Is UK Tech ready to move into the Metaverse?

Last year saw a huge number of new UK tech incorporations, with an unprecedented 38,240 new Tech companies incorporated in 2021 – a rise of 62 per cent compared to 2020. But is this thriving early-stage ecosystem positioned for the evolution of the internet and society into the Metaverse?

What is the Metaverse and why does it matter to UK Tech?

Whilst definitions of the Metaverse differ, most will agree it is an evolution of our current internet technologies to where our digital interactions balance equally to our physical ones. A world where children, instead of building papier-Mache models, learn about volcanic eruptions by travelling into a rendered 3D world, or where you test skis from the comfort of your living room before travelling to the alps for a winter holiday.

The economic potential of the Metaverse is vast. Recent projections by Citibank estimate the Metaverse having a value of $13tn by 2030. Citibank is not alone in projecting the vast potential of the Metaverse. Many companies, including Nike and Gucci, are beginning to pilot ideas and invest in their metaverse offerings.

Building the Metaverse will require huge advancements across a range of technologies. Start-ups today are developing the ideas and technology that will provide the solutions and infrastructure required for an immersive and engaging metaverse. So, what are the chances of key metaverse players emerging from the current cohort of the UK’s early-stage tech businesses?

Will UK Tech power the Metaverse?

Data from software company Beauhurst indicates that, at present, over 48,000 people in the UK are working across 2,822 companies that develop technology which is expected to be foundational to the Metaverse. These companies alone are estimated to generate combined revenues of £5.4bn. 911 of these companies have raised over £5bn in the 12 months to 30 June 2022.

Much like the Metaverse itself, the UK’s Metaverse technology ecosystem is at an early stage. A defining characteristic of these companies is their small size, with an average employee number of only 17 heads per company. Only 255 companies report full financial statements, indicating that 91 per cent of the UK Tech metaverse ecosystem are small companies, with further promise to deliver as they grow and develop their technologies.

The importance of software, immersive, Web3 and Gamification

A huge range of businesses and organisations will benefit from the Metaverse. Retail businesses will trade in digital malls, education providers can hyperscale and advances in medical care will look and feel like science fiction. The companies that facilitate these developments, and access the considerable rewards, will be the businesses that feed into the pillars needed to advance to enable the Metaverse. These pillars can be broken down into four columns: software, Web3, immersive and gamification.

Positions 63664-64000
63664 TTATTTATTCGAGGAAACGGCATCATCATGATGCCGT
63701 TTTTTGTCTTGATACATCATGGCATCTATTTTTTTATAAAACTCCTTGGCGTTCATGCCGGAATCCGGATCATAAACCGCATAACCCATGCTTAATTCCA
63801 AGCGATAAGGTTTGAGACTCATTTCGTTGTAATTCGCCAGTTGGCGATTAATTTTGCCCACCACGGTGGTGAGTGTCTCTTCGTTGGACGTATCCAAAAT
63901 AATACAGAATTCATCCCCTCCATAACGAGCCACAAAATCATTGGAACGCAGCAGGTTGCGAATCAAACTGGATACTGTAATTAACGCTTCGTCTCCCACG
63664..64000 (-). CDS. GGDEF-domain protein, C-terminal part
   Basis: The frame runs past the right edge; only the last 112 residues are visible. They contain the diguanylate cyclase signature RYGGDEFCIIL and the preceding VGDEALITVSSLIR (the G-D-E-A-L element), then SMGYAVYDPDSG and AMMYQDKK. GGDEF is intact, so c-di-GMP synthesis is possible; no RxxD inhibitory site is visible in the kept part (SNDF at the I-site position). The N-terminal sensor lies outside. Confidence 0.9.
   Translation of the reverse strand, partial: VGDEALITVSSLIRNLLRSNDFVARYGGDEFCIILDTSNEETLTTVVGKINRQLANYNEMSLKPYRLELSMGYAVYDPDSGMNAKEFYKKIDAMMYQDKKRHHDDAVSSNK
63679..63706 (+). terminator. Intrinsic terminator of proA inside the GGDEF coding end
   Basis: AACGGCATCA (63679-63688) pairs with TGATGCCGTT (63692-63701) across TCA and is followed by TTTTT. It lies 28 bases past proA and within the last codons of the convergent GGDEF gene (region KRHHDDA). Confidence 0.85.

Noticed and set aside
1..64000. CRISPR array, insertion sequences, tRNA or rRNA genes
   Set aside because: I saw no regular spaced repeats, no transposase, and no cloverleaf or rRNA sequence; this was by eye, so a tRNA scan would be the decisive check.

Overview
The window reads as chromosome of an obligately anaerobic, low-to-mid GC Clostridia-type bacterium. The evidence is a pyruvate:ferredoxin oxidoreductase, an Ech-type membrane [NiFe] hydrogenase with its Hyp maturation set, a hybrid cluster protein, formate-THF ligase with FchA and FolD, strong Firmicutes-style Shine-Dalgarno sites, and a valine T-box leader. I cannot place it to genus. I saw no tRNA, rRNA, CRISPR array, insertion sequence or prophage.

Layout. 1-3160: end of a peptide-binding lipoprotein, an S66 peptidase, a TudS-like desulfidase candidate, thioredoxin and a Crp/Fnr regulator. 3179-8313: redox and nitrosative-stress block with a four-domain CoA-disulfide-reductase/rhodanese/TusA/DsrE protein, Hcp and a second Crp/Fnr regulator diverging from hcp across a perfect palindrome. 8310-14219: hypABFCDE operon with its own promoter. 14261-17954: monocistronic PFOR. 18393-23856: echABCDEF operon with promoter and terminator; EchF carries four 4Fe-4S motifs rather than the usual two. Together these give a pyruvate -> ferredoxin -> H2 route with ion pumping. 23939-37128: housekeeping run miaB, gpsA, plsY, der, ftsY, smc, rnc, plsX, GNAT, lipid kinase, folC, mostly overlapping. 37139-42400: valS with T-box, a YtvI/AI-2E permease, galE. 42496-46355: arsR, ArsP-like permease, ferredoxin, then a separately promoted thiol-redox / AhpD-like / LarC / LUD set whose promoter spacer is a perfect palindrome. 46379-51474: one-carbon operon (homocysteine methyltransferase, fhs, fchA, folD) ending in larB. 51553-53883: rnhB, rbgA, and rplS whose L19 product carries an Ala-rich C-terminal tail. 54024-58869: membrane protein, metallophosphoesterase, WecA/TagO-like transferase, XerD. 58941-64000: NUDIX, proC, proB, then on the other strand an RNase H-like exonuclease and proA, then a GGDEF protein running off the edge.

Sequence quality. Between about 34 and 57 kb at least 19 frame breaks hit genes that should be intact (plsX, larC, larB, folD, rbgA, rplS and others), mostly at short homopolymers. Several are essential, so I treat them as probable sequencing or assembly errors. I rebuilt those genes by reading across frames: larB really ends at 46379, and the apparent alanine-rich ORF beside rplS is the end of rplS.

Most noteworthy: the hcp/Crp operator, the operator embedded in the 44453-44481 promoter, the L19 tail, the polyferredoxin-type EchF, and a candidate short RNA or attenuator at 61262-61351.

Software

The UK has a range of software businesses but it is the businesses that specialise in Artificial Intelligence (AI) and Open Source that will be key here.

Advances in AI will be a key driver in creating the intricate, detailed and real-time environments required in the Metaverse. The UK has strength in this area, with over 1,700 companies in the UK working across AI and employing over 31,000 people. It is also a field that has benefited from over £39m of Innovate UK funding since the beginning of 2021 – the benefits of AI are already wide-ranging and expected to feed into many areas both inside and outside the Metaverse tech stack.

Open-Source is a software field where source code is made freely available and can be redistributed and modified. 122 UK companies work in this space, and it is an important area. With so many challenges to overcome in Metaverse enabling technology, collaboration will be essential. Many Metaverse advocates firmly believe that progress will not be achieved without sustained collaboration across developers – the ability to work in Open Source and a mindset to collaborate will be key.

Web3

Web3 Technologies are considered to be so fundamental to unlocking the potential of the Metaverse that often areas such as cryptocurrencies and blockchain are bundled in with the Metaverse, and talked of as one and the same. Cryptocurrencies are a form of digital tokens – prone to high levels of volatility in value. However, these tokens do have broader functionality. In some metaworlds crypto tokens are already being used to facilitate forms of democracy, acting as a mechanism to support voting rights in the community. Crypto token functionality can be extended far beyond being held for short term investment.